Zambia has 779 indigenous bird species. This is not counting those that have been introduced to this region artificially by humans. And yes, we are talking about real birds!
As a child, I remember walking down to Chimwemwe stream to watch the rich bird varieties in the thick growth of reeds that grew all along the river banks. My favourite was the red-collared widow-bird in mating season. With its long tail and dashes of red plumage, noisy bird song and bursts of frequent low-level flight, it was just sheer exhibitionism.
Nowadays the stream is bare (and mosquito free). Fortunately there are still bird sanctuaries where it's possible to observe birds going about their business in a more natural environment. Around Kitwe, Kumasamba Lodge and Chembe Bird Sanctuary offer the visitor a chance to bird watch.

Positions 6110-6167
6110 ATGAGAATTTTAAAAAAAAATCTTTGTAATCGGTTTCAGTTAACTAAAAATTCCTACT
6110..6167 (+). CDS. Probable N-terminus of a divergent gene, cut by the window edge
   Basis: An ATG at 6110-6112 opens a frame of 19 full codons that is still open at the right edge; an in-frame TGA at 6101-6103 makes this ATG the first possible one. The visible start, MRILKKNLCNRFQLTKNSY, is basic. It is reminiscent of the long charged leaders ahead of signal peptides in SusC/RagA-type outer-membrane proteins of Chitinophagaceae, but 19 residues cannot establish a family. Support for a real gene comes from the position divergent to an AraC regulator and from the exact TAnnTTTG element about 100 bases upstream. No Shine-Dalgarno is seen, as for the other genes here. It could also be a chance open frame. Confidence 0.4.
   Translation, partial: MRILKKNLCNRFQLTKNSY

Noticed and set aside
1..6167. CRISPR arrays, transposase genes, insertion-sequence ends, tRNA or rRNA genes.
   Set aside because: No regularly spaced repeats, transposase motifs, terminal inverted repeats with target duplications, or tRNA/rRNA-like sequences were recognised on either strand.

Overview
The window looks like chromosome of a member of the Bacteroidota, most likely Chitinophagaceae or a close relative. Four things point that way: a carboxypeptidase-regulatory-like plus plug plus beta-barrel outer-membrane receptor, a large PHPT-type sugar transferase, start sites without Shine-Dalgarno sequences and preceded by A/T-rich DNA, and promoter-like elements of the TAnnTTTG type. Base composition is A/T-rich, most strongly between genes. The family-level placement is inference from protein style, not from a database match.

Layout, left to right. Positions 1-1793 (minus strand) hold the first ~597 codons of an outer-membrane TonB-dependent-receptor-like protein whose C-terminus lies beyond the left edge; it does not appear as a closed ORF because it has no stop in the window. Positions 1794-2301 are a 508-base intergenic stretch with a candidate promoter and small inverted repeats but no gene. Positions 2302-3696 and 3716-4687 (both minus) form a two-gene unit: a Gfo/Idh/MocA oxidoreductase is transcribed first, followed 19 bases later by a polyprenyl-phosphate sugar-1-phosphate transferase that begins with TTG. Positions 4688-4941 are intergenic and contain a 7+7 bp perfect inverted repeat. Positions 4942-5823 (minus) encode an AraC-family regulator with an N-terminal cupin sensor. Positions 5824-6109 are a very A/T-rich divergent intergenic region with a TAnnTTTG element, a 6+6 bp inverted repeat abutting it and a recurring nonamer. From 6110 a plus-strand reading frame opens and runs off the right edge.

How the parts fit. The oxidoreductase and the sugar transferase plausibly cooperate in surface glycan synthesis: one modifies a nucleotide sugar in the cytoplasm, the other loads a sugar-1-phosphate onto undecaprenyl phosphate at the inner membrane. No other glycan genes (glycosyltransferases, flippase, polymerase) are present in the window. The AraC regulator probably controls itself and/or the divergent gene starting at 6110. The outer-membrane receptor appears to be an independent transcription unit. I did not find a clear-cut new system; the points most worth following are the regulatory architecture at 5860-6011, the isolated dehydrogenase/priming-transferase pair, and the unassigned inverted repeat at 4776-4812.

In the villages, It's well known that the Greater Honeyguide displays deliberate behavior to attract human attention and lead them to beehives.When humans get the honey, the birds benefit from the massive numbers of bees whose home has been destroyed.
Outside the Copperbelt, the wild life becomes even richer. "Zambia features some of the most remote and unspoiled ecosystems in southern Africa, as well as the broadest range of activities by which to fully experience the adventure of safari." (Classic Africa.com)
Here we present pictures of 45 common Zambian birds and include their vernacular (Bemba) and scientific names. The post would not be complete without a table! So, we have gathered all the info in a table for easier reference.
We welcome your comments and contributions. Remember there are 72 other columns waiting to be filled with the equivalent names in all Zambian languages. Send in your suggestions and contributions.
The Photos below show the bird with its Bemba, English and Scientific(in brackets) names, in that order (below each photo)
Cembe = The African Fish Eagle (Haliaeetus vocifer)